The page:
Redrawn maps submitted to the court in redistricting lawsuit

Maroon IIIE FIX DRAFT Council Districts Map

The lines have been drawn in the ongoing legal battle for what will be the new City Council District Map for the City of Jacksonville.

After several days of meetings, culminating in a six-hour Special Council meeting on Friday, Nov. 4, the Jacksonville City Council voted on a newly-drawn district map to submit to the court for consideration.

The Jacksonville branch of the NAACP, Northside Coalition of Jacksonville, Inc., Florida Rising Together, Inc. and the ACLU of Florida Northeast Chapter — along with 10 citizens — filed the lawsuit against the City of Jacksonville in May of this year claiming the existing district map, based on the 2011 redistricting map, was unconstitutional and violated the 14th Amendment.

In an order issued in October, the court agreed.

“The evidence that the Challenged Districts are the product of intentional race-based decision-making is largely unrebutted and compelling…” wrote U.S. District Judge Marcia Morales Howard.

In that same order, the court set the Nov. 8 deadline for the City Council to submit a new map that does not “use race as a predominant factor in the design of any district…”

To comply with that order, the City engaged the services of Dr. Douglas Johnson, president of National Demographics Corporation and expert in districting and redistricting.

“We brought in experts to make sure that we’re not gonna present you with a map that’s unconstitutional,” said General Counsel Jason at the meeting. “And so we’re comfortable with whatever map…But we’re not gonna put something in front of you that we don’t think the court won’t ultimately accept.”

Johnson presented a series of maps — Orange, Lime and Maroon — to the Special Committee on Redistricting.

“I started from scratch,” Johnson said at the meeting, explaining the origin of the Maroon map. “I essentially took the major roads, the rivers, the tributaries, the freeways and the CPAC regions and developed the Maroon Map looking at all those factors, equal population and trying to keep each council members — each current council member in their current district. So that was the start of the Maroon Map.”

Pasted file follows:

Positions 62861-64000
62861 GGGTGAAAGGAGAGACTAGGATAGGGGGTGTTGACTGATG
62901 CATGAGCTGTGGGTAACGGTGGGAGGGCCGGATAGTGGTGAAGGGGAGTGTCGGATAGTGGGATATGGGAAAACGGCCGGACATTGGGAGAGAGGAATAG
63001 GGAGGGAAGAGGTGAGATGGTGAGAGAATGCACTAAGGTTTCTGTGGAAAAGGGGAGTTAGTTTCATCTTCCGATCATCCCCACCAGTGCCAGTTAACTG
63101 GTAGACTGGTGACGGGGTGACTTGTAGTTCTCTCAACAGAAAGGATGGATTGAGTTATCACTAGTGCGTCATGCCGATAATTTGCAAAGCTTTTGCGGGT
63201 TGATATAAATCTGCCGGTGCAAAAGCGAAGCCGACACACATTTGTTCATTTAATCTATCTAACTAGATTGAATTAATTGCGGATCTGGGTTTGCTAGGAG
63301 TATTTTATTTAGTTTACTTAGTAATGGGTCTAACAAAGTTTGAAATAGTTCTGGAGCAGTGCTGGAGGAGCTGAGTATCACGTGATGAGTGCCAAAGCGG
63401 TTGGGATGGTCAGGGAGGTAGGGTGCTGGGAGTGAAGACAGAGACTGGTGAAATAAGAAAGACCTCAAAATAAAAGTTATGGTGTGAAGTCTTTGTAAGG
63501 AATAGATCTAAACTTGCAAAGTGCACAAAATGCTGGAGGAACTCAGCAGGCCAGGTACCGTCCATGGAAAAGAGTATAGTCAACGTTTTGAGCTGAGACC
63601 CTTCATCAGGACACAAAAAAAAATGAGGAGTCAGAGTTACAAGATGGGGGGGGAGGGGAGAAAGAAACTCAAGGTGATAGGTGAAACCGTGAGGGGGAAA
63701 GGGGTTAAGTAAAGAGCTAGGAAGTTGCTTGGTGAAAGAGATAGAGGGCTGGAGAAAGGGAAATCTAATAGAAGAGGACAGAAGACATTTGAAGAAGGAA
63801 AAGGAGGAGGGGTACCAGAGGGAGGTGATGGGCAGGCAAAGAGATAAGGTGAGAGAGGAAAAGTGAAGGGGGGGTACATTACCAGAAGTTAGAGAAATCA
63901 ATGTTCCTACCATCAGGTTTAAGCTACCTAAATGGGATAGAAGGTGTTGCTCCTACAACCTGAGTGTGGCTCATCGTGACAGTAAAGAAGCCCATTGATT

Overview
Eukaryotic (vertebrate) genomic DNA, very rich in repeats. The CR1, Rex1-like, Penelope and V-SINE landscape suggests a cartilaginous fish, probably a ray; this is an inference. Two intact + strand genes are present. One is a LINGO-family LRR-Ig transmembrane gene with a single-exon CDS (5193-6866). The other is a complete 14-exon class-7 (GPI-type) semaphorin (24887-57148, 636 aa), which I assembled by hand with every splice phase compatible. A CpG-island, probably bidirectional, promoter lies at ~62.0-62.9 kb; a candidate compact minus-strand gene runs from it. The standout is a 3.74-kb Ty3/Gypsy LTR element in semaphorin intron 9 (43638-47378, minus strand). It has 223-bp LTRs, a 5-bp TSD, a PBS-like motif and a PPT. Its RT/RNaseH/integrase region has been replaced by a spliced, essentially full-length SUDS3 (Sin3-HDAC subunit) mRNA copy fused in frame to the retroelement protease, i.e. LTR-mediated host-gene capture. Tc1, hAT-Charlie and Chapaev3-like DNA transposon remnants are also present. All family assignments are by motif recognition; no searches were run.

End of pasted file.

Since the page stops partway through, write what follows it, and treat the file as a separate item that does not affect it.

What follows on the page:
Based on the requests and adjustments suggested by council members, Johnson then created six variations of the Maroon Map iterations — Maroon Map IIIA thru F, which were the maps the committee discussed that Friday.

Maroon Map IIIE Fixed emerged as the map that accommodated the majority of requests made by council members, though it was not met with unanimous support.

In this map, the District 14 communities of Avondale and Riverside would move to District 10 while Ortega remained in 14. The areas for Districts 7 and 8 swapped places and San Mateo would remain in District 2 with “some territory north of it” moving to District 7, among various other alterations.

Council Member Randy DeFoor argued passionately to keep the historic neighborhoods of Riverside, Avondale and Ortega in District 14, initially voting against the map along with Council Members LeAnna Cumber (5), Joyce Morgan (1) and Brenda Priestly Jackson (10). When it became evident that the council ran the very real risk of having nothing to submit to the court by the pre-determined deadline, however, DeFoor made a motion to reconsider after consulting with Johnson and Duval County Property Appraiser Jerry Holland about the possibility of reuniting Ortega with its historic neighbors.

“There just — there’s no way we can make a move of Riverside and Avondale into 14, which breaks my heart,” she said. “In honor of you and all the hard work that you’ve all done, I make a motion to reconsider.”

Jackson remained the sole opponent to Maroon Map IIIE Fixed.

Once the map was submitted to the court, Teal explained the plaintiffs would also have the opportunity to review it.

The court order provided a deadline of Nov. 18 for the plaintiffs to submit any objections as well as their own map(s). They submitted three for consideration. These three maps can be viewed at

According to a statement on ACLU of Florida’s website, the maps submitted by the plaintiffs reflect districts that “are logical and compact, as the City Charter requires,” the “lines respect neighborhoods, follow major geographic boundaries, and preserve genuine communities of interest” and dismantles “the racial gerrymandering that has violated Black Jacksonville residents’ rights to equal protection of the laws, while also complying with the Voting Rights Act and protecting representation.”

“This is about Black voters being able to express themselves — their clout, their power and their influence to the extent of their demographic position in the City,” said Northside Coalition of Jacksonville’s Ben Frazier. “Jacksonville is 29.9% Black. We wanna have influence in all the City Council Districts.”

“Unfortunately the City didn’t take into account, in its consideration initially, the voice of the people,” he added. “They already made up their mind what its gonna do and they didn’t listen to us at all.”

Per the court order, the City had until Nov. 28 to file a reply supporting its submitted map and any arguments against the plaintiffs’.

By Michele Leivas
Resident Community News

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